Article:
An N95 respirator is an important piece of an EMT's personal protective equipment, the use of which has been made more common with the outbreaks of COVID-19 and its variants. The N95 and its compatriot the P100 are both respirators which filter inhaled air in order to provide a greater measure of protection to the wearer than a face shield or surgical mask on the patient may. N95s and P100s are utilized for patients who have droplet and contact precautions required, and for scenes where there is a risk of inhaled contaminants such as the scene of an active fire. If the scene contains increasingly harmful elements, respirators may be exchanged for fully contained SCBAs.
An N95 respirator works by forcing inhaled air through membranes designed to trap particulates in the air, thereby "filtering" it and reducing the potential load the wearer is exposed to. N95s have several vulnerabilities; a poor seal is the most common and is the reason for which most, if not all, EMS employers mandate fit testing for their employees. N95s also lose functionality when wet or exposed to oil. A P100 loses its vulnerability to oil but retains all other potential failure points that the N95 does.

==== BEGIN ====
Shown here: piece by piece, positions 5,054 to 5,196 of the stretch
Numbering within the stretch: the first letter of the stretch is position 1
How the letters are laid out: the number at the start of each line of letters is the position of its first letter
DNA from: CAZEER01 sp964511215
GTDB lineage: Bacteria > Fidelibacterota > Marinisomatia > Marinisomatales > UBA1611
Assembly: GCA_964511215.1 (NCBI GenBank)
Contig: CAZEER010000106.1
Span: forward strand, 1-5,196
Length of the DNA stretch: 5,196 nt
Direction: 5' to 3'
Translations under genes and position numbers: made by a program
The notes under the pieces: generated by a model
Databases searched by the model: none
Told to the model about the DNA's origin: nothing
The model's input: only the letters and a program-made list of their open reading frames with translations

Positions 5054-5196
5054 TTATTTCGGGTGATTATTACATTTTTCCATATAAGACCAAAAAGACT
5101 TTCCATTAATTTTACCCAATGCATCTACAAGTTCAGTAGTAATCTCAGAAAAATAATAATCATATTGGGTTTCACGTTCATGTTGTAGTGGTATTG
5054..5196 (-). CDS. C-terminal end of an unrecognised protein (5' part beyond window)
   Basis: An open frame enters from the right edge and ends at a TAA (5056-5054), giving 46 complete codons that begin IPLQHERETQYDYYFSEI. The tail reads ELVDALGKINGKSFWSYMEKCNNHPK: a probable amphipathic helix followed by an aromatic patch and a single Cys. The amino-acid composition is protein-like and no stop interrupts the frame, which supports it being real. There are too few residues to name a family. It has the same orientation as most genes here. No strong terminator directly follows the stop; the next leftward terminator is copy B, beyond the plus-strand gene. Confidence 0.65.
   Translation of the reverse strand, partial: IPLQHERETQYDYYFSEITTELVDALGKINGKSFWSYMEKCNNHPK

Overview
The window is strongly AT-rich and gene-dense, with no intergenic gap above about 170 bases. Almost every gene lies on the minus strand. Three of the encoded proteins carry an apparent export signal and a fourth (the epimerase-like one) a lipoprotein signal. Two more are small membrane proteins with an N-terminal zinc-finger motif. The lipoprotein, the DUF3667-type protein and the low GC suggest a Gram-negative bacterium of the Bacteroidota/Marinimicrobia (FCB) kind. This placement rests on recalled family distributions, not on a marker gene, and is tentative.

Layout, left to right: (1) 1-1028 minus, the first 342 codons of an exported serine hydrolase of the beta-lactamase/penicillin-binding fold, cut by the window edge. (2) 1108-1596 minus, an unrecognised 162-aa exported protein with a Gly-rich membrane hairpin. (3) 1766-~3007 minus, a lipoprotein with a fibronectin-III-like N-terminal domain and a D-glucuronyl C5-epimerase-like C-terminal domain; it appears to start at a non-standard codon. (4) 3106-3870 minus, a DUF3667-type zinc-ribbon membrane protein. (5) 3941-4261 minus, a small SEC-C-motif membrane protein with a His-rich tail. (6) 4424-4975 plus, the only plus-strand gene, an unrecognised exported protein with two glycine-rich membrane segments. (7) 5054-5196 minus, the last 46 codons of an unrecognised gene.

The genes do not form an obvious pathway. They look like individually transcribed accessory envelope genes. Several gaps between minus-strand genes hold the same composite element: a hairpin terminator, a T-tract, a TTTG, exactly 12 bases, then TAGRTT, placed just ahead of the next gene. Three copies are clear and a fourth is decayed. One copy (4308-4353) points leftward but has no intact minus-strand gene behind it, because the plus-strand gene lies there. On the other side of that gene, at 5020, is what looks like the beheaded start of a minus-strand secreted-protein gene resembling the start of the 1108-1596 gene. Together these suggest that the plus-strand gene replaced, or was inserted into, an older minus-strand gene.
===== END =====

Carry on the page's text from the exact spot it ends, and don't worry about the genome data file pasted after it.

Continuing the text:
Respirators come in a vast amount of sizes, constructions, and manufacturers. A respirator may be sufficient for one condition while not fully meeting the needs of another, for example a respirator with a one way exhalation port would be sufficient for use in a construction standpoint where the wearer is the only person needing protection. That same respirator would not prove sufficient in most COVID 19 settings where it is not only the rescuer who needs protection but also the patient. A one-way valve only allows for filtration of inhaled air, not exhaled air. Similarly, reusable masks are used in different situations than disposable ones.
When utilizing an N95, P100, or other FFR perform the adequate fit testing and safety checks required by the manufacturer or employer prior to use in the field. If possible, try to carry a spare mask that may be utilized if the first becomes compromised (for example, a sweaty EMT performing CPR will compromise the integrity of their respirator if enough sweat soaks into it).